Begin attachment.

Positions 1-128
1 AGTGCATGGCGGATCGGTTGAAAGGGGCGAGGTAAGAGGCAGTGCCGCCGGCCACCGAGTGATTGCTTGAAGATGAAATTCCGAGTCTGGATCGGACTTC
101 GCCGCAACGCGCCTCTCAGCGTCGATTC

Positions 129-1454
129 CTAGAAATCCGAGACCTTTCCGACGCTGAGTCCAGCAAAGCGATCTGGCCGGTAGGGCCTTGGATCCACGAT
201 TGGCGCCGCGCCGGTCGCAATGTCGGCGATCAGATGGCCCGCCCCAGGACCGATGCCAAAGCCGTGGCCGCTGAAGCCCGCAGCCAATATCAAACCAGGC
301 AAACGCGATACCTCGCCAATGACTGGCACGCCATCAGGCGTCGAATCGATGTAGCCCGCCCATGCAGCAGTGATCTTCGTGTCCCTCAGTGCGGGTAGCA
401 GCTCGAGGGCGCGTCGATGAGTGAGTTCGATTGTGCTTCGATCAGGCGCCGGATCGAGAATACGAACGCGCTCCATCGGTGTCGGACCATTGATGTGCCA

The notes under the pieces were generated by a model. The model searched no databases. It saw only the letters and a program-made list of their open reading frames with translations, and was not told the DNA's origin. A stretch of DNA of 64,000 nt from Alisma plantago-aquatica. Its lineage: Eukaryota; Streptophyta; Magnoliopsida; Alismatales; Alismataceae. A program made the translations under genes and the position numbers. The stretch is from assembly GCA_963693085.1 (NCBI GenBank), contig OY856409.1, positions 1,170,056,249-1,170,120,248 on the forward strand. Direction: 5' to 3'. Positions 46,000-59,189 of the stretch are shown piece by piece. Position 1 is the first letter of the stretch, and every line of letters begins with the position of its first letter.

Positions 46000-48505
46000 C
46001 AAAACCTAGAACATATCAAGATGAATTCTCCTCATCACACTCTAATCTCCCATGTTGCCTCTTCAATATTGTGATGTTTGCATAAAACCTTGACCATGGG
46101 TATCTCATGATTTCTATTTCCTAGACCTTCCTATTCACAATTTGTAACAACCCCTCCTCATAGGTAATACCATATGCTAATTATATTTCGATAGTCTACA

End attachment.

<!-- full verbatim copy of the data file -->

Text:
Positions 1-128
1 AGTGCATGGCGGATCGGTTGAAAGGGGCGAGGTAAGAGGCAGTGCCGCCGGCCACCGAGTGATTGCTTGAAGATGAAATTCCGAGTCTGGATCGGACTTC
101 GCCGCAACGCGCCTCTCAGCGTCGATTC

Positions 129-1454
129 CTAGAAATCCGAGACCTTTCCGACGCTGAGTCCAGCAAAGCGATCTGGCCGGTAGGGCCTTGGATCCACGAT
201 TGGCGCCGCGCCGGTCGCAATGTCGGCGATCAGATGGCCCGCCCCAGGACCGATGCCAAAGCCGTGGCCGCTGAAGCCCGCAGCCAATATCAAACCAGGC
301 AAACGCGATACCTCGCCAATGACTGGCACGCCATCAGGCGTCGAATCGATGTAGCCCGCCCATGCAGCAGTGATCTTCGTGTCCCTCAGTGCGGGTAGCA
401 GCTCGAGGGCGCGTCGATGAGTGAGTTCGATTGTGCTTCGATCAGGCGCCGGATCGAGAATACGAACGCGCTCCATCGGTGTCGGACCATTGATGTGCCA

The notes under the pieces were generated by a model. The model searched no databases. It saw only the letters and a program-made list of their open reading frames with translations, and was not told the DNA's origin. A stretch of DNA of 64,000 nt from Alisma plantago-aquatica. Its lineage: Eukaryota; Streptophyta; Magnoliopsida; Alismatales; Alismataceae. A program made the translations under genes and the position numbers. The stretch is from assembly GCA_963693085.1 (NCBI GenBank), contig OY856409.1, positions 1,170,056,249-1,170,120,248 on the forward strand. Direction: 5' to 3'. Positions 46,000-59,189 of the stretch are shown piece by piece. Position 1 is the first letter of the stretch, and every line of letters begins with the position of its first letter.

Positions 46000-48505
46000 C
46001 AAAACCTAGAACATATCAAGATGAATTCTCCTCATCACACTCTAATCTCCCATGTTGCCTCTTCAATATTGTGATGTTTGCATAAAACCTTGACCATGGG
46101 TATCTCATGATTTCTATTTCCTAGACCTTCCTATTCACAATTTGTAACAACCCCTCCTCATAGGTAATACCATATGCTAATTATATTTCGATAGTCTACA